Avery Frederick Bean

Los Angeles, United States


Cartoonist, animator

Avery Frederick Bean, american animator born in taylor, texas, on february 26, 1908. frederick bean (“tex”) avery, a distant relative of the notorious judge roy bean, “the law west of the pecos,” went to north dallas high school and graduated in 1927. after a summer course at the chicago art institute and several unsuccessful at­tempts at creating a newspaper strip. avery moved to california in 1929. the following year he joined wal­ter lantz’s animation studio as an in-betweener and later was promoted to full animator status.

in 1935 avery moved over to the warner brother’s studio. during his stay at warners he directed a number of porky pig cartoons (“picador porky,” “porky the wrestler.” and especially “porky’s duck hunt,” in which the character of daffy duck first ap­peared, are among the more notable). he was also the artist most responsible for the definitive characteriza­tion of bugs bunny in the 1940 “a wild hare.” other notable avery-warners cartoons include the penguin parade (1938), thugs with dirty mugs (1939) and cross-country detours (1940).

tex avery’s most creative period came after he had moved over to mgm in 1942. the first cartoon he di­rected at his new studio was the blitz wolf, a retel­ling of the “three little pigs” fable in the context of the allied fight against hitler (who appears as the big bad wolf). this was followed by the creation of av­ery’s most lovable character. droopy the dog, who made his first appearance in the 1943 “dumb- hounded.” droopy proved more popular than such other avery characters as screwy squirrel, and the two bears, george and junior.

avery’s fame rests primarily on a number of car­toons which depend less on characterization than on inexhaustible gag building and frenetic action. these include who killed who? and red hot hiding hood (both 1943), bad luck blackie (1949) and, above all. king-size canary, a 1947 cartoon involving a cat, a mouse, a dog and a canary grown to giant size, which is widely regarded as avery’s masterpiece.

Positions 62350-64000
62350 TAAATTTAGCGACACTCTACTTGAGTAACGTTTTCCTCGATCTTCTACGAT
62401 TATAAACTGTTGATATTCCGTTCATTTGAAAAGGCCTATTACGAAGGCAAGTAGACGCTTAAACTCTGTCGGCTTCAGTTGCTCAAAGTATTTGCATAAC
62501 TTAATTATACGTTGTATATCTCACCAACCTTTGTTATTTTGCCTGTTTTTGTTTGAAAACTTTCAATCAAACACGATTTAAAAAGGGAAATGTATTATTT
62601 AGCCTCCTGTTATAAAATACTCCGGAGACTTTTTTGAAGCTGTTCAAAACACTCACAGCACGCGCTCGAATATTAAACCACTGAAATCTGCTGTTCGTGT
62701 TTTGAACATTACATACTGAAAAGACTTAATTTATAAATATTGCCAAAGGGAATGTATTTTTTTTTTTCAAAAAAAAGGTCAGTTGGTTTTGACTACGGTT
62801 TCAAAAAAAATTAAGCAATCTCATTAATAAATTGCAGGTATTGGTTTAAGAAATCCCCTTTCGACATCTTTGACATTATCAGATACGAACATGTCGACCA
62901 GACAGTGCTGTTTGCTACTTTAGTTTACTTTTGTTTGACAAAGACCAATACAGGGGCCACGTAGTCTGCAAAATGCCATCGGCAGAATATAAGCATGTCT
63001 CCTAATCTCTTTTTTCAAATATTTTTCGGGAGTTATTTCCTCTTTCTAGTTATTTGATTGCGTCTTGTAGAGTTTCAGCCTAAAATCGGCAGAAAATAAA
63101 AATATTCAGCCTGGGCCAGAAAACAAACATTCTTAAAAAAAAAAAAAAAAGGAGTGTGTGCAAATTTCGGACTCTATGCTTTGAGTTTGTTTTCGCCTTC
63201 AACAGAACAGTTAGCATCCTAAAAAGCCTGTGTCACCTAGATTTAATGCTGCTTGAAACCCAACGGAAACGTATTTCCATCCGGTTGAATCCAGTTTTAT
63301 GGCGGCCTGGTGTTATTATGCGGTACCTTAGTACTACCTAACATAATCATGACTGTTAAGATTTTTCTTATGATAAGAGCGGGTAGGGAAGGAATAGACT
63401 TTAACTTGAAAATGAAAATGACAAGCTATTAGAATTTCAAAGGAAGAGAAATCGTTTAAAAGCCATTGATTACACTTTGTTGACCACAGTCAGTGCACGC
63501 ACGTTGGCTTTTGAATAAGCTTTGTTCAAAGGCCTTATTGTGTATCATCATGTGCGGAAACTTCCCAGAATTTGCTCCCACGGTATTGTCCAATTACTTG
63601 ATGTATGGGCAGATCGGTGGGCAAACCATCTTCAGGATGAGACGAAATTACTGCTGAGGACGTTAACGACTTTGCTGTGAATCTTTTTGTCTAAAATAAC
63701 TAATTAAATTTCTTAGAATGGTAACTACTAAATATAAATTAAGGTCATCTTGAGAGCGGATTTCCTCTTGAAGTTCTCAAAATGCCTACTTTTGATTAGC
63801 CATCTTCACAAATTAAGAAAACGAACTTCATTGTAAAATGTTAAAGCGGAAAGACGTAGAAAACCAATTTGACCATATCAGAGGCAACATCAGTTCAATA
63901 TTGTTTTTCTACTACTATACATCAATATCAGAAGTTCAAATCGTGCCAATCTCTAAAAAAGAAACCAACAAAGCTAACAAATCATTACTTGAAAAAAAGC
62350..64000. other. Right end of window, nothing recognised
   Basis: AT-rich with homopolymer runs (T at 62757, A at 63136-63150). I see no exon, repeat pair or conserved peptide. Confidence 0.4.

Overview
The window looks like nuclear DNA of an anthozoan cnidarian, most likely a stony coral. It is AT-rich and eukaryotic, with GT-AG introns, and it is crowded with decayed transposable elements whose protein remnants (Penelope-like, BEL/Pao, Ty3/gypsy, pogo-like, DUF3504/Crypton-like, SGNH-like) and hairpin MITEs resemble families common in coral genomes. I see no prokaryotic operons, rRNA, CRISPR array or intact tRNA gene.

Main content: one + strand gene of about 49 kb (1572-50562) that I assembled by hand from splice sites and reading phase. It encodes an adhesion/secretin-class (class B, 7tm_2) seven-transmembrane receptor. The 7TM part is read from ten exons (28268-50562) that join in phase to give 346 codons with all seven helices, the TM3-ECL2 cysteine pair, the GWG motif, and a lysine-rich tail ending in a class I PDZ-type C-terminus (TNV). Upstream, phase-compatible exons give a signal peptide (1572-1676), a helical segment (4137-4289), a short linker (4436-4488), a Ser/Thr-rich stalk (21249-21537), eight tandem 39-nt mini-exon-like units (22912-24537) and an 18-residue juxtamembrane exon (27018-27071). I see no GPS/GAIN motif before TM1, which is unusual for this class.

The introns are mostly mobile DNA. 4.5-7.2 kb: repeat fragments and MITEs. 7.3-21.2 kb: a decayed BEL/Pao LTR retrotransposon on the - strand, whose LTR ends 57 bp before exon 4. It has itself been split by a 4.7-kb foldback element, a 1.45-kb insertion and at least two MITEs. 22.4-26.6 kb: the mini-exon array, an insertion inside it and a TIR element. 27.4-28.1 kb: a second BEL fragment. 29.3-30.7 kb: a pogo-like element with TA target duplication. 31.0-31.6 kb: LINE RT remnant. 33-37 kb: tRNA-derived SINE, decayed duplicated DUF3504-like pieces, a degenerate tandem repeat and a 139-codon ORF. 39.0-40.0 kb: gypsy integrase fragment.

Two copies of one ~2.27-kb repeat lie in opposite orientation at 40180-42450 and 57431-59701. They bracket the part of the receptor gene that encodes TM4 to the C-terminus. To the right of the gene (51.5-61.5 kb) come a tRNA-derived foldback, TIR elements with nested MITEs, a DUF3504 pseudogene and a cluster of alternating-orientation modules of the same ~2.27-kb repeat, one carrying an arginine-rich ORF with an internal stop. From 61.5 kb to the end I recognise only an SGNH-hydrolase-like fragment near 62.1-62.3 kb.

in 1954 avery left mgm for a short stint back at lantz (where he directed four cartoons). he has been directing and producing advertising cartoons (includ­ing, ironically, the bugs bunny kool-aid commer­cials) for cascade studios ever since 1955. looking back on his career in the course of a 1971 interview, he declared, “i do miss the theatricals, but i’d never go back to them.”

tex avery has been hailed as one of the most gifted and imaginative of american cartoon directors. he has been called “a walt disney who has read kafka” by some critics and blasted for the violence of his car­toons by others. walter lantz once admiringly stated, “the thing about avery is that he can write a cartoon, lay it out. time it. do the whole thing himself.” no avery cartoon ever received an oscar (an oversight for which the academy has been castigated time and again), although several of his films were nominated. avery has been honored at a number of international film festivals, and in 1974 he received the annie award for best cartoonist from asifa.

a book-length study of avery’s career, joe adam­son’s tex avery: king of cartoons, was published in 1975 by popular library.

Reference: The World Encyclopedia of Cartoons, 1981




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